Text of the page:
Three test vehicles were built and used for partially public test drives on the Stuttgart horse-drawn railway network. The attempts were unsuccessful for various reasons. From 1895, electric traction finally prevailed in Stuttgart. Nevertheless, due to its positive experience with the Cannstatt test track, Daimler was able to receive several orders to set up tourist railways. When the meter-gauge electric Cannstatter tram was built through Königstraße in 1899, the Daimler-Bahn lost its importance and was discontinued. Parts of the vehicle shed have been preserved as a lower lodge in the lower spa gardens and a motor vehicle built in 1894 that is on display in the Mercedes-Benz Museum in Bad Cannstatt.

Diesel engine
Combino-Duo tram car with two-power drive in Ilfeld

The Nordhäuser tram sets since 2004. Two power railcars , the inner-city travel on the rails of the tramway in catenary operation and on the network of an on line 10 Harz narrow gauge railways from a diesel generator are supplied. The route leads right through the inner city of Nordhausen and on to the neighboring town of Ilfeld . Similar, but regular-gauge, two-motor railcars are used on the RegioTram Kassel and the Chemnitzbahn . The meter-gauge tram from Rotterdam to Hellevoetsluis was operated with diesel locomotives .


Direct current with a voltage between 500 and 750  volts is almost always used for the energy supply . The value of the tension chosen varies between companies. There used to be trams in some places that were supplied with three-phase current . Because of the complex two-pole overhead contact line , it was only rarely used and was not used permanently. The drive motors are, however, in many modern cars systems three-phase machines , of the type usually three-phase asynchronous motors . To do this, inverters are used to generate a three-phase alternating current from the direct current, with which the motors are operated. The speed of the motors and thus the driving speed is regulated by changing the frequency. In addition, numerous railcars have direct current series motors, the speed of which is controlled with a direct current controller based on thyristors. In vehicles that were developed up to around 1965, the traction motors are controlled via series resistors, whereby the slip rings used at the beginning were replaced first by cam switches and finally by contactor controls . These vehicles often have two sets of resistors, one on the roof and one under the seats, which takes over the function of vehicle heating in winter. The desire for higher travel speeds led, after experiments with compound circuits, through which coupled multiple units were switched like a single one, to the use of multiple controls also in tram operation.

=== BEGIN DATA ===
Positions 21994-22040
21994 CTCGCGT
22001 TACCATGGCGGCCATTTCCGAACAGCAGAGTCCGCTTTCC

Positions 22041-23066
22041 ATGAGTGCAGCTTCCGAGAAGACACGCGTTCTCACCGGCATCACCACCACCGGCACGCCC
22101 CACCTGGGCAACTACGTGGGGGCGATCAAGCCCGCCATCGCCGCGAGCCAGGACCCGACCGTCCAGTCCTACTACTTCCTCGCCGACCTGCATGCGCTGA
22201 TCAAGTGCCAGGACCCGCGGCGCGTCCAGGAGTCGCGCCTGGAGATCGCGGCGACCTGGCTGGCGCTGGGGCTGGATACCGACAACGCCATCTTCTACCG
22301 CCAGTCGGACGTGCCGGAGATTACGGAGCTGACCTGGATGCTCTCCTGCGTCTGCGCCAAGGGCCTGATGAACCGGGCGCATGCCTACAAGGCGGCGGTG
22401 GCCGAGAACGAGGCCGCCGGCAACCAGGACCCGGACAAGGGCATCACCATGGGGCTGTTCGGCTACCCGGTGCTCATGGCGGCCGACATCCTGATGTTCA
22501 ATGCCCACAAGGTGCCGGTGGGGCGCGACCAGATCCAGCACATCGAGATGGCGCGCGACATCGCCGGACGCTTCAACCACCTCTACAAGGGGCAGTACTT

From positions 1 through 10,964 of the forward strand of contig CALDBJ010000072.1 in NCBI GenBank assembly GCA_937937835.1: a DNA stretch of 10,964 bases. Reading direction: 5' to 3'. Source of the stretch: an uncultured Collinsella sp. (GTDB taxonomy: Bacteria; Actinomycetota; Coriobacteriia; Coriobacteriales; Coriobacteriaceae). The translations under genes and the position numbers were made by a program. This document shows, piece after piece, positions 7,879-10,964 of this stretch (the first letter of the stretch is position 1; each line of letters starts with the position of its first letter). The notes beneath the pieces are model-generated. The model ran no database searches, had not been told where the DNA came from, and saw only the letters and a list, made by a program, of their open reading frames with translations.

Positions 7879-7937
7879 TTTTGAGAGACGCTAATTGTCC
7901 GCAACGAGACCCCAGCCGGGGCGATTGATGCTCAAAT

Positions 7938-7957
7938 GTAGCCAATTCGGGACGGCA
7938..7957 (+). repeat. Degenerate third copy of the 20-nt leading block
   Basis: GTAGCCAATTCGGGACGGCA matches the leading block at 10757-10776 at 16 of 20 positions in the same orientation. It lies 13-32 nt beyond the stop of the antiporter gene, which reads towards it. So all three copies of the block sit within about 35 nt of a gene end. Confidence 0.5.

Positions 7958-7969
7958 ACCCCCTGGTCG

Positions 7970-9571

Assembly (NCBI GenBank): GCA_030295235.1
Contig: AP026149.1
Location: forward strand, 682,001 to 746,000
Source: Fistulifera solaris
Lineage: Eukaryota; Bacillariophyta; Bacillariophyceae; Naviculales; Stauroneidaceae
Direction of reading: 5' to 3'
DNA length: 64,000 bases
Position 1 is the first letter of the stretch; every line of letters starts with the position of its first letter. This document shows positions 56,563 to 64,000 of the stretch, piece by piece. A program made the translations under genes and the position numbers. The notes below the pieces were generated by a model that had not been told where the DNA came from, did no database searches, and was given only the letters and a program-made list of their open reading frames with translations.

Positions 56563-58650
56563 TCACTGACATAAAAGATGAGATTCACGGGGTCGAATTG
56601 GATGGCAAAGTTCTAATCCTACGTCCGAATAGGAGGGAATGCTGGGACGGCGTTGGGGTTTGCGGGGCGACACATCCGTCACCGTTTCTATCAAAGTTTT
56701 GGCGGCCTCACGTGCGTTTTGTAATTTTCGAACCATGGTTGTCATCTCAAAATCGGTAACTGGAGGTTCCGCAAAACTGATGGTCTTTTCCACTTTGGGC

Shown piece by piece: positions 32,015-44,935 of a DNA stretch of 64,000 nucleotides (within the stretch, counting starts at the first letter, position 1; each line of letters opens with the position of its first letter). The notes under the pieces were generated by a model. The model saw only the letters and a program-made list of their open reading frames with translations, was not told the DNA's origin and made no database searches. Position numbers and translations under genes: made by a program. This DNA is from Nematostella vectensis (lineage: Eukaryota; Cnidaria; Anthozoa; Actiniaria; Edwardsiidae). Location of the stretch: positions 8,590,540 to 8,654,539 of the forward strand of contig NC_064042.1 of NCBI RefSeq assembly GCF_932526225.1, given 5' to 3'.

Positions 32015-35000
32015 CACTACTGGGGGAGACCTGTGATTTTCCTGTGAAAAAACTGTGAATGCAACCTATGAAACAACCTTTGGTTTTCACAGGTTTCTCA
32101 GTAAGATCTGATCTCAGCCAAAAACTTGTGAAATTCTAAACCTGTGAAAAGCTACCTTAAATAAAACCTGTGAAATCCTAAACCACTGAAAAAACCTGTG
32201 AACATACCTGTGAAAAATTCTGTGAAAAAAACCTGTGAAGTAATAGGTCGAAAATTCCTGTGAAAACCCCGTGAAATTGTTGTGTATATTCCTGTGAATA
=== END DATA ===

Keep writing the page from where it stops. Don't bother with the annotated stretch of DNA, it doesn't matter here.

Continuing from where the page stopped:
After the First World War , the traction motors were also used for braking by switching them as generators and converting the induced current into heat in resistors . As a rule, the starting resistors including the car radiator were also used for this. The sidecars were fitted with solenoids that operated the mechanical brakes, which made it easy to implement a train brake that did not work automatically. With the introduction of regenerative rectifier substations from the 1980s, it was also possible to switch to regenerative braking in tram networks .

Before the introduction of the resistance brake, counter-current braking was used, but this was usually only permitted as an emergency braking option in the event of danger.

In Linz around 1980/1990 magnets with pole pieces, which hovered just above the driving shoulders of the rails, were also used for heavy braking. If the electromagnets are supplied with voltage, a current begins to flow which, from a certain strength, is sufficient to pull the 8 pairs of magnetic shoes on each side down to the iron rail against the force of a spring-loaded suspension. Even brief activation of this rail brake caused the noise of the magnetic shoes hitting the ground.

Overhead line

Electricity is mostly supplied by pantographs through overhead lines . Roller pantographs and those with contact strip (s) were and are common.

Overhead conductor rails in the Trachenberge tram station in Dresden (2019)

For aesthetic reasons (renouncing the overhead line), a power take-off from underground busbars was occasionally installed between the two runways, for example on Vienna's Ringstrasse between 1898 and 1915. In Paris, too, various lines and sections were equipped with underground busbars from 1896. In 1899, Julius Weil described seven different systems of underground power supply, mainly developed by German companies (Siemens & Halske, Union Elektrizitätsgesellschaft, Hörder Bergwerks- und Hüttenverein, Eduard Lachmann, La Burt, Schuckert and Rast). Other systems were listed by him without a description.

Since the turn of the millennium, sections have been built again with a power rail located in the middle between the running rails. The conductor rail is divided into individual segments which, for safety reasons, are only live for other road users when they are under a tram passing over them. There are two different systems:

  1. The Alimentation Par Sol (APS) system developed by ALSTOM was initially used on the Bordeaux tramway from 2003 . Other - mostly French - cities followed. In 2013, a total of 43 kilometers of APS lines were in operation. A tram line is under construction in Rio de Janeiro, which will be equipped with APS power rails over a total of 28 kilometers.